Saturday, January 25, 2014

When a Star

When a Star Begins To Burn

When a star begins to burn:
my dreamscape is a slough of
low tides,

night's unsettling middle,
fat with mist and catkins,

stamens and green eyes the
hues of silt and muck.

My dreams are thick and
gloamy; I struggle to wade.

The old women were disappointed that their tissue flowers turned out floppy and quirked. I told them that there is no perfect symmetry in nature, that I had recently seen an animal that looked just like a boulder resting on the deep-sea floor, until it was cut open to reveal its vibrantly blood-red guts.

The seal pup's carcass on the shore
was stiff as a sugar sculpture now,
but it smelled of death and
its bones still held water,
I could tell from their staining, of rust
though I suspect that not all
of the marrow was wasted.

My grandmother told me that when her father brought electricity to the vestal plains of Canada, she ate only in restaurants, and in those restaurants, she ate only oysters. She loved oysters.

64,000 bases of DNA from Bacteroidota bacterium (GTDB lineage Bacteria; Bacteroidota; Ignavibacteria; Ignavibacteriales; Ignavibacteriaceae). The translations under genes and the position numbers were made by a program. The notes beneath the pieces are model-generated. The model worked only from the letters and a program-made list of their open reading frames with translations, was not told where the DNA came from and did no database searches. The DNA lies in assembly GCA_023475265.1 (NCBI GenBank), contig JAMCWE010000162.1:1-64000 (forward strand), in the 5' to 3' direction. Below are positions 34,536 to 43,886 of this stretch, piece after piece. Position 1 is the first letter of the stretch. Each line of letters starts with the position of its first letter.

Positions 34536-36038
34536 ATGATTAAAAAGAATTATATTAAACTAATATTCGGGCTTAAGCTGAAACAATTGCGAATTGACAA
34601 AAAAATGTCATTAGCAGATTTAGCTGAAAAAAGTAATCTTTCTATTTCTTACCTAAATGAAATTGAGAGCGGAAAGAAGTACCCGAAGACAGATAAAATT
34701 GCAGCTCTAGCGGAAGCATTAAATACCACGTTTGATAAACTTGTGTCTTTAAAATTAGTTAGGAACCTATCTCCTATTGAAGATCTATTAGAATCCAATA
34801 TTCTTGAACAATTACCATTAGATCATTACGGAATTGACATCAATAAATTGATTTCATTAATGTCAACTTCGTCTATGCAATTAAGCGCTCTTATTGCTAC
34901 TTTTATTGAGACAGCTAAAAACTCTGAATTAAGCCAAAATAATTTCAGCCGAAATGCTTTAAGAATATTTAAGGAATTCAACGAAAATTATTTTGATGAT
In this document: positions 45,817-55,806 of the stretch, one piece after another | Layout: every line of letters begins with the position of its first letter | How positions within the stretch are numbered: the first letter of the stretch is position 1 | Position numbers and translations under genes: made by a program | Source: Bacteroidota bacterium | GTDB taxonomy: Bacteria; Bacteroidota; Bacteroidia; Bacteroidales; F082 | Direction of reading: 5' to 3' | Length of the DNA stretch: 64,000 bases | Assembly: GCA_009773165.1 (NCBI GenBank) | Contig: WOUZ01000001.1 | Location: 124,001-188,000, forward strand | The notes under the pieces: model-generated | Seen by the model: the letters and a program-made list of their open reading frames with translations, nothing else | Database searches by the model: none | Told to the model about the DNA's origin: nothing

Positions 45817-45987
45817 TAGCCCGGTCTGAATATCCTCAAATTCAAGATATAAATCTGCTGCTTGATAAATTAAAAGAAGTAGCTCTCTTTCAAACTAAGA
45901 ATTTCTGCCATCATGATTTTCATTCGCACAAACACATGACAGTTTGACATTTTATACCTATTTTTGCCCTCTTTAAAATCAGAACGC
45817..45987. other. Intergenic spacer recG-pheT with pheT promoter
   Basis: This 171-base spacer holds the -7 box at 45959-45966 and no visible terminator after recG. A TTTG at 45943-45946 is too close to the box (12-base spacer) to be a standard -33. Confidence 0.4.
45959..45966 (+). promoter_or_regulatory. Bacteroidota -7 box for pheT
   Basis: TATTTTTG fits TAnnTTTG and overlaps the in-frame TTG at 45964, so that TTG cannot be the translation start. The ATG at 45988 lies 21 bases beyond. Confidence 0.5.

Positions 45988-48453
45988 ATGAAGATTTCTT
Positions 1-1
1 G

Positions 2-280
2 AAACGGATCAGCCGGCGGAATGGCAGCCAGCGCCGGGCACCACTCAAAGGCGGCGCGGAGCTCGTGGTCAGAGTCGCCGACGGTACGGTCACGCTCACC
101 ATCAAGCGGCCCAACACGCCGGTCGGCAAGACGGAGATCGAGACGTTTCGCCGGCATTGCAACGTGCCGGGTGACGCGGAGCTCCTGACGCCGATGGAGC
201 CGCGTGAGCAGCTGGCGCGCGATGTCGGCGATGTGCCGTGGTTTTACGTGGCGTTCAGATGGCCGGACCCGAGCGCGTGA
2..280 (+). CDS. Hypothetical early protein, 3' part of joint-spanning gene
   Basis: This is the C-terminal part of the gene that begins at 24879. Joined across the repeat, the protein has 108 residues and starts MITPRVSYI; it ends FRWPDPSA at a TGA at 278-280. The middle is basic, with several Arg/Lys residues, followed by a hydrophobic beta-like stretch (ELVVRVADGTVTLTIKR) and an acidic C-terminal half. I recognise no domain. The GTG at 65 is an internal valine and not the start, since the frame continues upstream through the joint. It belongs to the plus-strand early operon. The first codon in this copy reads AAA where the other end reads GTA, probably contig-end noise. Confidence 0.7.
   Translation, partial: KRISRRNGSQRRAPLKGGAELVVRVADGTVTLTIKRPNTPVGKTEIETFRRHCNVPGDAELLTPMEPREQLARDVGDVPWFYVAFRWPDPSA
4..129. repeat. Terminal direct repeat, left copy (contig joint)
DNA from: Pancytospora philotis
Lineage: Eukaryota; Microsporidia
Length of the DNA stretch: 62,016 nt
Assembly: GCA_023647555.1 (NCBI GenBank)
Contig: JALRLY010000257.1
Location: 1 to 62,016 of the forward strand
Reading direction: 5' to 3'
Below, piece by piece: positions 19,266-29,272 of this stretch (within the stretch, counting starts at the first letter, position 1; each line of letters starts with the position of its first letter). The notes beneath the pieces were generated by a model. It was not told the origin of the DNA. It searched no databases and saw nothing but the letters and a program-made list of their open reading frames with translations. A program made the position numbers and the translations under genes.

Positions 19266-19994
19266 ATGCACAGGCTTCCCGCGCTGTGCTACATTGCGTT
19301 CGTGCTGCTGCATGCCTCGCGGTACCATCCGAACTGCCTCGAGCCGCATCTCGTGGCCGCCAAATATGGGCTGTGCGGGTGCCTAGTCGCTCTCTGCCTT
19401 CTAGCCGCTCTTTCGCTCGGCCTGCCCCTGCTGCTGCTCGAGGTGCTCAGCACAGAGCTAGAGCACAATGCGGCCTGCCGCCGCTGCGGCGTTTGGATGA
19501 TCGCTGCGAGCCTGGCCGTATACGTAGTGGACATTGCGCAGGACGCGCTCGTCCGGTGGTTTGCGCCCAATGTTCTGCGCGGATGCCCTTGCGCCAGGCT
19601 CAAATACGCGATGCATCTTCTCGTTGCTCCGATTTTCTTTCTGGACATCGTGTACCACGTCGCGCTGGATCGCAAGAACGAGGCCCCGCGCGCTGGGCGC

She said she bought herself a gray wool sweater at a shop in Olympia, Washington. She bought it with money she had earned babysitting.

I decided to mourn the pup the way that
I thought its mother might have mourned it:
an honest and insistent deluge of grief,
come in time to its tidy end,
because life rolls on.

One night, on the couch, my grandmother said that she regrets not having sent her father to prison for what he did. It was the closest she has ever come to apologizing to my mother, to Deborah, to Joanna.

My own mother mourned
her girlhood in much the way that the seal
squared off with a world abruptly minus
her pup.

Life rolls on,
my mother said.

My mother brought me a bangle of teak back from Costa Rica. She handed it to me and I slipped it on; it clacks against everything now, and I bathe with it. I feel it keeps me looped to my earth.

I am not very different
from wood, am warm
as wood is warm.

Once, there was a carpenter at the kitchen table of my house in Olympia, Washington, and he was trying to dig a cedar splinter from his palm.

It only matters because it is cedar, he said, and cedar has oils to keep it from decaying. If it were any other kind of wood, I could just leave it. Splinters will dissolve.

Splinters will dissolve,
I thought,

and dreamt good dreams
of comfort,

remembering nothing of them.

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